As long as there have been bans on legal sports betting, operators and entrepreneurs have tried to find legal workarounds to those bans. One of those workarounds, a free-to-play site called Fliff; with in-game currency that can be cashed out for real currency, is being challenged in a California courtroom.
Late last week a man named Bishoy Nessim filed a challenge to Fliff’s business model in the Central California District Court. Nessim’s suit alleges that Fliff cannot operate in California since sports betting is illegal and the only other statute that would cover its operation doesn’t cover Fliff’s model of converting in-game currency into real cash.
Nessim’s complaint suggests that Fliff is merely an unregulated sportsbook that merely makes its customers go through the extra step of converting real cash into Fliff cash.
“Just like in any traditional sportsbook, the user picks the sporting event to bet on based on the published odds of a particular team winning (or the spread, moneyline, or over/under totals). The user then places a bet with Fliff Cash and winning or losing is a function of the outcome of the sporting event and the user’s choices, ie whether they picked the right team or the right odds for that sporting event. There is no distribution of a thing of value ‘by lot or chance,’” the complaint reads.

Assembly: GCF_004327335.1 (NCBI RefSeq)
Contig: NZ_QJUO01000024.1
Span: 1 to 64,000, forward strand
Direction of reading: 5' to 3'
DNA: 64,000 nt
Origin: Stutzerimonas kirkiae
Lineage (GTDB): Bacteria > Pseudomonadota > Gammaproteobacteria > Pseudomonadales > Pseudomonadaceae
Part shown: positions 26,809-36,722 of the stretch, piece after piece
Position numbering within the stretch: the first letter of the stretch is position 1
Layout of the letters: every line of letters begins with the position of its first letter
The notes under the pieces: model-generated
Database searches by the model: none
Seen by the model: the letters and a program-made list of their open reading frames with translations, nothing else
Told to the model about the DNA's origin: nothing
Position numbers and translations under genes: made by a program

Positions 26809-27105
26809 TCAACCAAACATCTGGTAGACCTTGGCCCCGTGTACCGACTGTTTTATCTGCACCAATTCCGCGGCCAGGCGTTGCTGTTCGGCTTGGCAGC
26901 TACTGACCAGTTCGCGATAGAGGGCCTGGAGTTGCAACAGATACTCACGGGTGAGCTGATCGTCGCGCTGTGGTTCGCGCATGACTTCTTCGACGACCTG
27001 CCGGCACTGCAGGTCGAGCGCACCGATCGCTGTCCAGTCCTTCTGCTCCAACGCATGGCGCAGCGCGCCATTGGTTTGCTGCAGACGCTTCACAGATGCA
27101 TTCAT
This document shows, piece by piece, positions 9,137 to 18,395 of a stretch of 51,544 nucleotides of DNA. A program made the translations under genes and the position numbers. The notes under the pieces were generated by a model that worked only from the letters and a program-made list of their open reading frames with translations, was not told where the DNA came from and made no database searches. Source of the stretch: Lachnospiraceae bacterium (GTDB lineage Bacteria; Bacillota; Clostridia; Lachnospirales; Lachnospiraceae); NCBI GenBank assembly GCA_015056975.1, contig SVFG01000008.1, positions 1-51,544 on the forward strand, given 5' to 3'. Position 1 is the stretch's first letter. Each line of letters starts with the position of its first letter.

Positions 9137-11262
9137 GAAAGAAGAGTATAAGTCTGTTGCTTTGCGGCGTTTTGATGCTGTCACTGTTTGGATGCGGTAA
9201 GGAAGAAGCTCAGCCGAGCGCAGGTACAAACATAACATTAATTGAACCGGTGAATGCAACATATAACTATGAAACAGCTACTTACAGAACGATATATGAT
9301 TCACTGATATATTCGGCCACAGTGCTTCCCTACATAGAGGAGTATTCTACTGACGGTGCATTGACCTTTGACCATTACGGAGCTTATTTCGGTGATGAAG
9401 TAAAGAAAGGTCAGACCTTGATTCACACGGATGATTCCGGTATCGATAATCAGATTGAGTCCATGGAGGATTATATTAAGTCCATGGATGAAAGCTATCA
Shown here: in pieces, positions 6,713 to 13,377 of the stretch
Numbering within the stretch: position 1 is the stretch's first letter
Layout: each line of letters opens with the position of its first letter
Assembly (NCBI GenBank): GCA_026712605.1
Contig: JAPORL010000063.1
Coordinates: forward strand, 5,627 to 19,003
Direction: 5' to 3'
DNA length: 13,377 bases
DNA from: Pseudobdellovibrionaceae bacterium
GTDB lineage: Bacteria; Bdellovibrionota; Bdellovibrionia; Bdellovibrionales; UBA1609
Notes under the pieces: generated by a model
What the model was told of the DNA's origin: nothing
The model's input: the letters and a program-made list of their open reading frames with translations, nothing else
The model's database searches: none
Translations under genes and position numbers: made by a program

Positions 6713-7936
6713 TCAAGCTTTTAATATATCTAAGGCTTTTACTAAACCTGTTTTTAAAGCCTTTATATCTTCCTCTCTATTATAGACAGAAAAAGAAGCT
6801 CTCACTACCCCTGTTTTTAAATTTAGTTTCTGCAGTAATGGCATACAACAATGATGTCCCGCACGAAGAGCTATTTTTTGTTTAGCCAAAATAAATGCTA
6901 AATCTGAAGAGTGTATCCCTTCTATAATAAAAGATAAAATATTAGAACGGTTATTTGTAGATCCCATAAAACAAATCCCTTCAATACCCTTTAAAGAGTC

It’s unclear why Nessim filed the complaint in the first place. But whether he’s an anti-gambling activist with a grudge, or an opportunist seeking some sort of cash settlement, he’s definitely going to be a major headache for Fliff and its business model.